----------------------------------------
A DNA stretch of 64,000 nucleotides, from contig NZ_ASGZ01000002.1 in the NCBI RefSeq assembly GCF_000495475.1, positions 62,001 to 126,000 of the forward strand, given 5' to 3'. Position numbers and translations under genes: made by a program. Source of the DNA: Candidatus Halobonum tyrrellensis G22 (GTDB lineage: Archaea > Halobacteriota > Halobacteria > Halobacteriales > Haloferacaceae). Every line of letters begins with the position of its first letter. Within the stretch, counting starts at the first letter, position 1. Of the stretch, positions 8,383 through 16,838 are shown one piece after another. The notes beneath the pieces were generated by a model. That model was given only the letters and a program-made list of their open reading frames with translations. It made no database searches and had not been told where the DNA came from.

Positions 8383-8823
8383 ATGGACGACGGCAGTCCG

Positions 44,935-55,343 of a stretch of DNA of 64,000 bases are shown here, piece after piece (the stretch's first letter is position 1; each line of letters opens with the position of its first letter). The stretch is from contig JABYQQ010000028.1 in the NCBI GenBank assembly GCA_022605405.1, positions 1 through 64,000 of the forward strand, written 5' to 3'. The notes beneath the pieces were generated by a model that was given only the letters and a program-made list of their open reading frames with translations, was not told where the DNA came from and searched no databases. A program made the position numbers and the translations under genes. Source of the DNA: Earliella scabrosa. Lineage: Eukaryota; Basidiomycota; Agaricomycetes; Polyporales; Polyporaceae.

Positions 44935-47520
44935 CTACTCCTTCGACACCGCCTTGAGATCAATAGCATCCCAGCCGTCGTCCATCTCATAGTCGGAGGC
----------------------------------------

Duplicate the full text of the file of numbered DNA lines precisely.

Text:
A DNA stretch of 64,000 nucleotides, from contig NZ_ASGZ01000002.1 in the NCBI RefSeq assembly GCF_000495475.1, positions 62,001 to 126,000 of the forward strand, given 5' to 3'. Position numbers and translations under genes: made by a program. Source of the DNA: Candidatus Halobonum tyrrellensis G22 (GTDB lineage: Archaea > Halobacteriota > Halobacteria > Halobacteriales > Haloferacaceae). Every line of letters begins with the position of its first letter. Within the stretch, counting starts at the first letter, position 1. Of the stretch, positions 8,383 through 16,838 are shown one piece after another. The notes beneath the pieces were generated by a model. That model was given only the letters and a program-made list of their open reading frames with translations. It made no database searches and had not been told where the DNA came from.

Positions 8383-8823
8383 ATGGACGACGGCAGTCCG

Positions 44,935-55,343 of a stretch of DNA of 64,000 bases are shown here, piece after piece (the stretch's first letter is position 1; each line of letters opens with the position of its first letter). The stretch is from contig JABYQQ010000028.1 in the NCBI GenBank assembly GCA_022605405.1, positions 1 through 64,000 of the forward strand, written 5' to 3'. The notes beneath the pieces were generated by a model that was given only the letters and a program-made list of their open reading frames with translations, was not told where the DNA came from and searched no databases. A program made the position numbers and the translations under genes. Source of the DNA: Earliella scabrosa. Lineage: Eukaryota; Basidiomycota; Agaricomycetes; Polyporales; Polyporaceae.

Positions 44935-47520
44935 CTACTCCTTCGACACCGCCTTGAGATCAATAGCATCCCAGCCGTCGTCCATCTCATAGTCGGAGGC